The challenges faced by our immune system every day is not easy to comprehend.
The immune system battles germs, particles and toxins unbeknownst to us and only
alerts us when it is overwhelmed, at which point we resort to our trusted
Hives antibiotics and other drugs. The fact that the human body has the ability to
initiate and mount an immune response against many diverse types of microbes in
the environment is one of the factors that make us, humans, one of the great marvels
of this world. Yet even a system as efficient as our immune system is prone to errors.
At certain times, our body perceives innocuous particles and substances as harmful
and produces immune effectors against these. In such cases, the foreign particle itself
does little harm, but the body ends up harming itself instead. Such a reaction is known as allergy
Allergy-An Immune Hypersensitivity
Allergy, also known as hypersensitivity is a common term used to describe a set of reactions
that are produced in the body in response to an allergen, which can range from mild to
life-threatening conditions. When an allergen enters the body, they trigger a cascade of immune
reactions that includes the production of the antibody IgE which stimulates other cells to release
their own chemicals, further instigating the hypersensitivity reaction. It is interesting to note that
the response occurs in those areas through which a pathogen may enter our body hence the sneezes,
the eye watering and skin reddening, all are attempts of the body to rid of the intruder, itself.
Other parts where the symptoms occur are the sinuses, ears, and the stomach lining. In some cases,
it may trigger or worsen the symptoms of asthma. It is not clear what exactly activates an allergic
response against a particular substance. In some cases, allergies can as well be hereditary.
Allergic Response- The Workings
There are four kinds of allergic (hypersensitivity) reactions:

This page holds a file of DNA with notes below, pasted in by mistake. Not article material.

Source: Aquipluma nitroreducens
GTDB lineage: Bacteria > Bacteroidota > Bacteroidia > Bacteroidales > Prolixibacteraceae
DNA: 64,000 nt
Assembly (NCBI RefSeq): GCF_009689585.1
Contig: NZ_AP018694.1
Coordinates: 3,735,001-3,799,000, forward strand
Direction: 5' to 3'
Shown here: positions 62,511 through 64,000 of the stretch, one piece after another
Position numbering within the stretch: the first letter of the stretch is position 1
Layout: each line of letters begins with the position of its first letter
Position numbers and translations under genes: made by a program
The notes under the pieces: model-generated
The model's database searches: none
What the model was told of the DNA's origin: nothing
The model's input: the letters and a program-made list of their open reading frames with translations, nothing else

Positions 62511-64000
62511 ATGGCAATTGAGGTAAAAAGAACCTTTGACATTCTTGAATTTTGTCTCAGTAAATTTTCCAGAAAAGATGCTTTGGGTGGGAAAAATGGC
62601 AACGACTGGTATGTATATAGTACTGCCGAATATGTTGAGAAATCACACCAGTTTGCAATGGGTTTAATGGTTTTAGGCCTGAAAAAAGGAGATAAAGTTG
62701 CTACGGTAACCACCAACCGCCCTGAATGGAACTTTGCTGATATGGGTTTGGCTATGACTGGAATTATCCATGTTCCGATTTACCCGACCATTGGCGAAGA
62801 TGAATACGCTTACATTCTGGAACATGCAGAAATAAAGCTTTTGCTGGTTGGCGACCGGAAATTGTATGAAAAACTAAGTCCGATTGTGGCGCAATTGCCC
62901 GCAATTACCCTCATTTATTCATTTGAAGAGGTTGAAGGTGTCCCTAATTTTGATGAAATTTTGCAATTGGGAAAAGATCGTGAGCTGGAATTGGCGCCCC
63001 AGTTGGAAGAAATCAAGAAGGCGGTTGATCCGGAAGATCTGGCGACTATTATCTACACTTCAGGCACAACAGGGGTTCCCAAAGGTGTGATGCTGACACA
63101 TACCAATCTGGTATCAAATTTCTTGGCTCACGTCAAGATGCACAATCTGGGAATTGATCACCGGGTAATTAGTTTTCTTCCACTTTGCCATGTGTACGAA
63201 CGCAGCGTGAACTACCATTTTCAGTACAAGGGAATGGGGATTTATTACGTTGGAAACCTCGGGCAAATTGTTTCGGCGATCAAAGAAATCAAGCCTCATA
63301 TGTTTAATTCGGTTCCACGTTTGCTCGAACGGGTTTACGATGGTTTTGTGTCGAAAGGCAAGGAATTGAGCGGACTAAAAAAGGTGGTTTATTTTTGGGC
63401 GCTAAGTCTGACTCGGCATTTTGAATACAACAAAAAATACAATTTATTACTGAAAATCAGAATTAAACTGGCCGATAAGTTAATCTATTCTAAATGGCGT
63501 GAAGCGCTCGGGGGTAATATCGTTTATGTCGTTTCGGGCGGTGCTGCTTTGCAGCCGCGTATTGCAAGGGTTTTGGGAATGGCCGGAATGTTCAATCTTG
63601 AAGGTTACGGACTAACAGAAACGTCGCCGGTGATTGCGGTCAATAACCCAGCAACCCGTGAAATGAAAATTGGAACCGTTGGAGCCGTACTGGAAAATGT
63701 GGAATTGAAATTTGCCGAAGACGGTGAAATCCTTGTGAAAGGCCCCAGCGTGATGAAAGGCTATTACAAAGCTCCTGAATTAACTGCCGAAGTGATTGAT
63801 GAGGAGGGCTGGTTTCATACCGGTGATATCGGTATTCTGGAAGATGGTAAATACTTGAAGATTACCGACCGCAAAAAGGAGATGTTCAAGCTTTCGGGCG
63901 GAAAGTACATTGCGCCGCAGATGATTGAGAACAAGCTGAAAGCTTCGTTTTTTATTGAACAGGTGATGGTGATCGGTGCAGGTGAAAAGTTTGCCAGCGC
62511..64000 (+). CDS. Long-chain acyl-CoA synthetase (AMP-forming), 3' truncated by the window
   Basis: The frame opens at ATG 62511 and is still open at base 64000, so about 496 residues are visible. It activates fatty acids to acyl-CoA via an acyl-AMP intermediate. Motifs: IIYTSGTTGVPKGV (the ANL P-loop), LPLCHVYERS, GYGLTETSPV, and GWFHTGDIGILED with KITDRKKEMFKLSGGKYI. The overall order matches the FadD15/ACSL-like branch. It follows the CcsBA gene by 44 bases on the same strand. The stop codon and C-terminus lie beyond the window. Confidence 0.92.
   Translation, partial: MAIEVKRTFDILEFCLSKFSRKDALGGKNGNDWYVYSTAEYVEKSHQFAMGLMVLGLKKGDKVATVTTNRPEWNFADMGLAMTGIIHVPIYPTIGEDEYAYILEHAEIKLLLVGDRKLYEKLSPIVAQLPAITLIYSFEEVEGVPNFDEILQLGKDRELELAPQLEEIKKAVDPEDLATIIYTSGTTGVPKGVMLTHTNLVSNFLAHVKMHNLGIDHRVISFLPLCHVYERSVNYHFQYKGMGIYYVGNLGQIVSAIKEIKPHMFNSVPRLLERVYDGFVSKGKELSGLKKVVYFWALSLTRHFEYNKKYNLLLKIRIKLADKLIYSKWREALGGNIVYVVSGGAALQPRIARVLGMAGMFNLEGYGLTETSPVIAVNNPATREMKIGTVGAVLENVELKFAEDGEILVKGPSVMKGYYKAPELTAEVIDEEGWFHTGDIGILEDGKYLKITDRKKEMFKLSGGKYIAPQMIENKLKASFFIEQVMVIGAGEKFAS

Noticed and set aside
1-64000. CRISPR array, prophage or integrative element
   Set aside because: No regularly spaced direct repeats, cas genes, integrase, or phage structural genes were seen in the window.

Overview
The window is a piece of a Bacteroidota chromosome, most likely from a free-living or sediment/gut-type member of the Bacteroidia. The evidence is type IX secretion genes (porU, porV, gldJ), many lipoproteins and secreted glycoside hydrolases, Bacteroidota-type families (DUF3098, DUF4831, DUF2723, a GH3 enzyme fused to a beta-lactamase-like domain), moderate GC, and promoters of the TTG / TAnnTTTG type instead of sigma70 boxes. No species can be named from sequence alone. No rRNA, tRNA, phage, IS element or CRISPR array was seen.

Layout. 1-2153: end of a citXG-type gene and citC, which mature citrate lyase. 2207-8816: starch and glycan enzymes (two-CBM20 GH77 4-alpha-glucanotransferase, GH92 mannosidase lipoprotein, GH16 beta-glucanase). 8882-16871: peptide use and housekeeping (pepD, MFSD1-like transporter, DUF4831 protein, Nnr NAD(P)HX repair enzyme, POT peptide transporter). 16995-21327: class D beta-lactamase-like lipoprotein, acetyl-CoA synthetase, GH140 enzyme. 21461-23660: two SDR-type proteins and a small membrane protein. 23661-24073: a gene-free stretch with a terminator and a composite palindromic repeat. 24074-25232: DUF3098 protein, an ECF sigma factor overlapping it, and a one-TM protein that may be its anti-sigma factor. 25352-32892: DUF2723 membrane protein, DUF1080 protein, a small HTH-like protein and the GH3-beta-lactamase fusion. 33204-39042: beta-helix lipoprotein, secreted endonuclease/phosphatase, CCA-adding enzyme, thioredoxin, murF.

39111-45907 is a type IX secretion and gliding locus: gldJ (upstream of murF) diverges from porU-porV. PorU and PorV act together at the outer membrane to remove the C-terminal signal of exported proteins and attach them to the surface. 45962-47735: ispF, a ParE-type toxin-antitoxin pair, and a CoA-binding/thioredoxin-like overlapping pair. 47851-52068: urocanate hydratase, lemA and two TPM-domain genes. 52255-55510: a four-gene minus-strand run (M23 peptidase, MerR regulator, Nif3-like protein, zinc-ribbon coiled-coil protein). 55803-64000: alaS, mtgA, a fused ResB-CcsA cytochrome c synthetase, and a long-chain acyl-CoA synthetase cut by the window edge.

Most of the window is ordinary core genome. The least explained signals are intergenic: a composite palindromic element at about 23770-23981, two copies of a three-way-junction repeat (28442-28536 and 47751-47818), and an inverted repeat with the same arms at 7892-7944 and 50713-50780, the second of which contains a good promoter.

Type 1 (Anaphylactic reaction)
Antibodies are proteins that bind to foreign substances (antigens) and mediate their removal
from the body. Among the five classes of antibodies, majority of the allergic responses are
mediated by IgE (Immunoglobulin E). On the first exposure to the allergen, these IgE antibodies
get sensitized to the allergen. In the event when body is exposed to the same allergen for a
second time, IgE antibodies recognize them and mount an immune response against them.
IgE antibodies present on the surface of immune cells are cross-linked when an allergen binds
to them. This cross-linking activates the immune cell, the first of which are the mast cells. After
activation, mast cells release the chemicals stored in small intracellular granules, namely, leukotrienes,
histamines, serotonin, bradykinin and cytokines. These mediators act on nearby cells, creating the
signature symptoms associated with allergies, including reddening of skin, inflammation and pain.
Cytokines are chemical messengers which further activate other nearby cells and inflate the reaction
sometimes to systemic levels. The other immune cells that are further activated in allergic response
are basophils and eosinophils, both of which also have intracellular granules with chemical mediators
of immune reaction. Normal response of these cells is usually against parasites and other infectious
agents. The severity of the allergic response in case of IgE mediated mast cell activation depends upon
the amount of antigen and its route of entry.
Type 2 (Cytotoxic reaction)
Cytotoxic reaction is mediated by IgG and IgM antibodies, which binds to antigens on the surface
of healthy cells and result in their lysis (breakdown).
Type 3 (Immune complex reaction)
IgG and IgM antibodies bind with the antigen (the allergen) and form immune complexes which
get deposited at different sites in our body. The presence of these complexes triggers an immune
response at those sites which leads to damage in the healthy tissues of these sites. This is seen
in case of some autoimmune diseases like lupus.
Type 4 (Delayed type hypersensitivity)